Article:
Earlier this month, we initiated a discussion about 2023 economic and investment outcomes. Our initial foray considered forecasts that, while possible, are unlikely to materialize. Specifically, we explored the improbability of ‘immaculate disinflation’ (falling inflation without economic or financial pain) and a US debt default.
This week we turn our attention to a more plausible scenario—a 2023 dislocation in private markets. It may not be likely, but it is conceivable. And if it occurred, it could have significant impacts on financial markets and the world economy.
Will private markets freeze up in 2023?
There is a familiar saying on Wall Street. It goes something like this: if investors have any chance of anticipating the next financial crisis, they should start by following the money. So, where have investors piled in?
In the early 1990s that trail would have led to emerging markets. Five years later, it would have pointed to the dotcom sector. And a decade later, it would have wound its way to sub-prime lending and the ensuing collapse of residential real estate.
The logic is straightforward. A good investment idea promises above-average returns. It initially delivers, drawing in investors. Success repeats, leading to euphoria, which generates even stronger capital inflows. Enthused investors borrow to boost returns. But, as increasing amounts of capital are allocated to the idea, returns begin to fall. When, inevitably, disappointment arrives, money moves out. Sometimes, however, the exits are narrow, or even shut. Then the rush turns ugly, often leading to cascading asset sales as investors try to cover losses, with selling pressures compounded as creditors come calling. In extreme cases, parts, or even all, of the capital markets freeze up.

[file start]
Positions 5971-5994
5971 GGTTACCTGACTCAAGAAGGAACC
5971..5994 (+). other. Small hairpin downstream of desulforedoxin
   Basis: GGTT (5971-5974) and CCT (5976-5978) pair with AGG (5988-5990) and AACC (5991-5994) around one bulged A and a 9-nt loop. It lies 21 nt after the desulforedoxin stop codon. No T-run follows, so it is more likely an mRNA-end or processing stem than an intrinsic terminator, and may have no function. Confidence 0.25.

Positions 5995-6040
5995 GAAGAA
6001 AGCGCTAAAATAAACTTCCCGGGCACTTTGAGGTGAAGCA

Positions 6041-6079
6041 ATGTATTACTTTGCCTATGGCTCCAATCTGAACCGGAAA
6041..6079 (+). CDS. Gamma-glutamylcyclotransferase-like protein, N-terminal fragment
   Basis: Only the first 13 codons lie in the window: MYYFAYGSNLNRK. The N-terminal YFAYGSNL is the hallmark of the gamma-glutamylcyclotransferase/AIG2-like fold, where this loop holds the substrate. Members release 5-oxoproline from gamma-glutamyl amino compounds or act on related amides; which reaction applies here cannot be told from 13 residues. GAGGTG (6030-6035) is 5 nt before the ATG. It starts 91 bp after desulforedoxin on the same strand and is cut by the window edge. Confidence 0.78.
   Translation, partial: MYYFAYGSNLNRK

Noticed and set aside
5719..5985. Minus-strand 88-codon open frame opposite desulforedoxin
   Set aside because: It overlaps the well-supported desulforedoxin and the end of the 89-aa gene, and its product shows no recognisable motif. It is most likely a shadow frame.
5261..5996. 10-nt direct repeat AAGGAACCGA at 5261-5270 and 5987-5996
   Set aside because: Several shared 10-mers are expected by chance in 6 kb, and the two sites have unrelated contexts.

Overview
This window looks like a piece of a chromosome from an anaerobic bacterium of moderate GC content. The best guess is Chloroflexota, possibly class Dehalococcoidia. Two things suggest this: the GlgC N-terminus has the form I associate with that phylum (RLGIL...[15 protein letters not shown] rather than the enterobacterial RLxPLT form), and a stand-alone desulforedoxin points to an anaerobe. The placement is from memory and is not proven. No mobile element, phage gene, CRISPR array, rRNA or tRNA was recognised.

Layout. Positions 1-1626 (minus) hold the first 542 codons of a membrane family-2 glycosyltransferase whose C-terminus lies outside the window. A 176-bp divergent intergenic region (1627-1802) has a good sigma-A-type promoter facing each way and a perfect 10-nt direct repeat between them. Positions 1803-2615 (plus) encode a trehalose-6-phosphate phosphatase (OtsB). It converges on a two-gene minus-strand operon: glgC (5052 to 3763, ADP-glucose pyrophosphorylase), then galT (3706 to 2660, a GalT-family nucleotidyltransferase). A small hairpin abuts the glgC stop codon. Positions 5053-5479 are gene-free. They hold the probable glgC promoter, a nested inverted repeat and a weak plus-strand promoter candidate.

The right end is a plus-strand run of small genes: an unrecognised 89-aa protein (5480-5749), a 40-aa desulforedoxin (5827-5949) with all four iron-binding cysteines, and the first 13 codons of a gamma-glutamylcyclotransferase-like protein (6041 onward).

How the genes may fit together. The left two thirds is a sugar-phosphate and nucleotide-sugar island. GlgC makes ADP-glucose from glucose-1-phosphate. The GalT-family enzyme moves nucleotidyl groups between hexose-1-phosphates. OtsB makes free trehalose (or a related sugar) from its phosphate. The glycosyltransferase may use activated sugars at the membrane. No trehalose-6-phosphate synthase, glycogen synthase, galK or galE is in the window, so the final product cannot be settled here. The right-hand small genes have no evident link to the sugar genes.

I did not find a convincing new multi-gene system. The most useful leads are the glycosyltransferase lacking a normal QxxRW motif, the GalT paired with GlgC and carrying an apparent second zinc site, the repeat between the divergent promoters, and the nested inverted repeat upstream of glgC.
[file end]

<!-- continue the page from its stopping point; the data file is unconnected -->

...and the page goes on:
Private equity and private credit markets are candidates for such disruption. Partly, that’s because they have attracted so much capital over the past decade. According to data from McKinsey, for example, annual inflows into private equity have grown nearly four-fold since 2010 to an estimated $1.2 trillion in 2022. Annual inflows into private credit are smaller but have grown 8-fold since 2010 to nearly $200 billion last year, a record year for the segment. Total private assets under management now exceed $10 trillion.
The draw of private markets is alpha, the incremental return over the benchmark. According to data compiled by CAIA, from 2000 to 2021, private equity investments made by pension funds produced an annual average rate of return—net of fees—of 11.0%, trouncing public equity returns over those 21 years by an annual average of 4.1%. The story is much the same for private credit. Based on the Cliffwater Direct Lending Index (CLDI), private credit indices have generated average annual returns of 9.2% since 2008, some two percentage points per annum higher than high yield indices, which have been the best performing public sector fixed income allocation over the past 14 years.
But the appeal of private markets goes beyond absolute and relative returns. Because private investments are illiquid and their returns are ‘marked to market’ infrequently, it is difficult to know their volatility. Their opacity means that returns and volatility may be prone to ‘smoothing’ designed to enhance their attractiveness. Belatedly, perhaps, regulators—including the SEC—are beginning to ask questions and raise awareness about the industry’s reporting standards. Some skeptics have wondered, for example, about how in the first 11 months of 2022, as public equity markets plunged more than 20%, private equity funds reported only modest declines.